Ivy Hoops Online announces the next entry in Ivy 60 for 60, our series running through 60 of the greatest players in Ivy League men’s basketball history after a hiatus to continue celebrating six decades of modern Ivy League basketball. An Ivy 60 for 60 for Ivy women’s basketball will follow.
It’s hard to be an Ivy League student. It’s tough to be an Ivy League athlete. It can be a challenge to be a devoted husband. It’s an incredibly difficult responsibility to be a father at a young age.
It was one year ago today that allegations that Jerome Allen took bribes were first reported by Bloomberg and the Miami Herald.
But the passage of time didn’t make Sports Illustrated’s deep dive last week into how Jerome Allen became guilty of bribery, wire fraud, money laundering and tax evasion any easier to digest.
Most Penn basketball supporters will find it an uncomfortable read, but its revelations are simply too many to ignore.
They reconfirm what we already knew – one of Penn basketball’s most admired figures used his head coaching position for personal gain at the expense of the program.
But taken as a whole, the article’s revelations paint a far more holistic portrait than that.
Allen is and will always be more than an implicated figure on a witness stand, and his story as told by SI merits closer examination – as do the institutions and forces that shaped it. As someone who covered Allen and Penn basketball extensively for the Daily Pennsylvanian from 2012 to 2014, I thought I’d do a closer read of SI’s story, portions of which are italicized below.
The Utah Jazz announced Monday that the team signed Oni to a contract, giving Oni an opportunity to keep his momentum toward a NBA career going after the Jazz got him in the NBA Draft last month with the No. 58 pick via a trade with the Golden State Warriors, becoming the first player drafted from the since Penn’s Jerome Allen.
Terms of the deal were not disclosed, but Andy Siegel of Early Bird Rights reported on Twitter the contract was a three-year deal with only the first year guaranteed.
Miye Oni excelled for the Utah Jazz in its third and final Salt Lake City Summer League game Wednesday night, breaking out with an impressive performance after contributing little offensively in the Jazz’s first game and not playing at all in the second.
Oni contributed 17 points, six rebounds, two assists, two steals and a block as the Jazz posted an 84-81 win over the San Antonio Spurs at Vivint Smart Home Arena.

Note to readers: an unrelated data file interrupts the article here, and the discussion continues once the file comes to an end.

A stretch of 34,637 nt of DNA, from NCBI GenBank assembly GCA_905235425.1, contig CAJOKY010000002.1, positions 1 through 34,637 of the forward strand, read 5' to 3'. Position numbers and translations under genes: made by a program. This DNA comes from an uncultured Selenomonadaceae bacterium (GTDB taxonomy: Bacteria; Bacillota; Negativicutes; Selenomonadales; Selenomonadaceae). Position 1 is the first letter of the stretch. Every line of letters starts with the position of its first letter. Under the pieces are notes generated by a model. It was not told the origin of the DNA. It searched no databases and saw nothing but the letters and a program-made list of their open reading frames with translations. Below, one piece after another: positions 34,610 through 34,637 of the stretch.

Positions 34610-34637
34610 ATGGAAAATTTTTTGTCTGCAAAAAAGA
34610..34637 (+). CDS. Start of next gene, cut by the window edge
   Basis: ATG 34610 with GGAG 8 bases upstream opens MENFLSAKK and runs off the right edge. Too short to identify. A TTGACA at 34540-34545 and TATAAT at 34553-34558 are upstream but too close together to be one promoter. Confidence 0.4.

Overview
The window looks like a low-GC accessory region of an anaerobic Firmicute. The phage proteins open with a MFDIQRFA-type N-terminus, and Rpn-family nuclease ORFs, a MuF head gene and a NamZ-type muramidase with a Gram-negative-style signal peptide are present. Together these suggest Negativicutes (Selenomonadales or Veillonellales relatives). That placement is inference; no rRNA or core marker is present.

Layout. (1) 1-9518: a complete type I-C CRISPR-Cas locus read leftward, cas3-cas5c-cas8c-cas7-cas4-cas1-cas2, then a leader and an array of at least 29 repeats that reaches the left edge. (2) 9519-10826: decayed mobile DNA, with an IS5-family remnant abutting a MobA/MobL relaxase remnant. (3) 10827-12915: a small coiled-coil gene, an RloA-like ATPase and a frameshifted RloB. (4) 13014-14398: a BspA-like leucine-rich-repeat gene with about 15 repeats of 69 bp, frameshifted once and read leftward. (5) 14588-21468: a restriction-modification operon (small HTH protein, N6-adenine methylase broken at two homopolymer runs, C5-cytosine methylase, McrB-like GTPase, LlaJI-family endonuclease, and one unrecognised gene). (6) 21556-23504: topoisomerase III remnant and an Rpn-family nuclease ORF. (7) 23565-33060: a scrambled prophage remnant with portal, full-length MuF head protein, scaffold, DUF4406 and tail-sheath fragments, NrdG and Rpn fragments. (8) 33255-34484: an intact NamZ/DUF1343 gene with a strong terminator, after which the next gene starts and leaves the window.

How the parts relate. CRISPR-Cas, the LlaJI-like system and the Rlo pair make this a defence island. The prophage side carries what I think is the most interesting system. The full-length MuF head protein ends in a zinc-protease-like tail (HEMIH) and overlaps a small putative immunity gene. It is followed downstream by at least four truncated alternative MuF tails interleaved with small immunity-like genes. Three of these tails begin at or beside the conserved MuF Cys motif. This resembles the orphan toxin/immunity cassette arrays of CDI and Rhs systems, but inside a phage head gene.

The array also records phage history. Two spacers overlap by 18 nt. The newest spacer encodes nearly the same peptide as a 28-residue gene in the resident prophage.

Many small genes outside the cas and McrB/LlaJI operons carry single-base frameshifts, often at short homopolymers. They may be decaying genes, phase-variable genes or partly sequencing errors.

“The coaches gave me a lot of confidence to just go out there and play my game,” Oni said according to the Deseret News. “I was a little passive in Game 1. I thought I was just trying to let the game come to me maybe a little too much, so I wanted to take the opportunities I had still within the offense and just play good team basketball. I felt like we did that tonight.”
“To be able to go back and prove that I’ve gotten better with time, to be able to go out in the Summer League and actually play for a team that just came off of an NBA championship, is surreal,” Morgan told Ithaca.com.
Miye Oni was not only selected in the NBA Draft but is headed to a team in the Utah Jazz that has roster space.
KSL.com noted in an article Friday that the franchise is in need of players to fill its roster after dealing Grayson Allen, Kyle Korver and Jae Crowder to the Memphis Grizzlies for Mike Conley two days prior.
A 2016 study by SLC Dunk, SB Nation’s Utah Jazz community, found that for the 20 years between the 1996 NBA Draft and the 2015 NBA Draft, 401 of 600 second-round picks saw at least one game at the NBA level.
For Miye Oni and supporters, it stretched five hours throughout nearly the entire NBA Draft; for Ivy League basketball at large, it lasted 24 years.
But early Friday morning, the wait ended as Oni, who chose last month to remain eligible for the NBA Draft and leave Yale after his junior season despite an uncertain draft stock, became the first Ivy League hoopster selected in the NBA Draft since Jerome Allen was taken 49th by the Minnesota Timberwolves in 1995.
Oni was selected 58th by the Golden State Warriors but was picked for the Utah Jazz, according to ESPN’s Adrian Wojnarowski.
Twenty-nine days after former Princeton head coach Courtney Banghart took the same position at North Carolina and with just two full days left until June, Princeton named Banghart’s successor Wednesday evening.
Carla Berube has been named the 10th head coach in Princeton women’s basketball history, succeeding Banghart after serving the past 17 seasons as head coach at Tufts, a Division III university.
Berube led Tufts to the NCAA Final Four in four consecutive seasons from 2014 through 2017, reaching the championship game in 2016 and 2017. Berube was the 2015 United States Marine Corps / Women’s Basketball Coaches Association (WBCA) NCAA Division III National Coach of the Year.
Princeton’s two-time reigning Ivy Player of the Year Bella Alarie has found out who her draw for the start of the Pan American Games will be as a member of the United States Pan American Games Team.
FIBA announced Thursday that the USA will play at the 2019 Pan American Games women’s basketball competition in preliminary round Group B, along with Argentina, Colombia and U.S. Virgin Islands. Playing in preliminary round Group A will be Brazil, Canada, Paraguay and Puerto Rico.
The 2019 Pan American Games women’s basketball competition will take place August 6-10 at the Coliseo Eduardo Dibo in Lima, Peru, but tip-off times, the order of games and competition format are yet to be determined.
Also still to be determined is who Princeton’s next head coach will be, even as the list of sensible possibilities gets smaller while the coaching staff for Princeton’s last head coach gets bigger.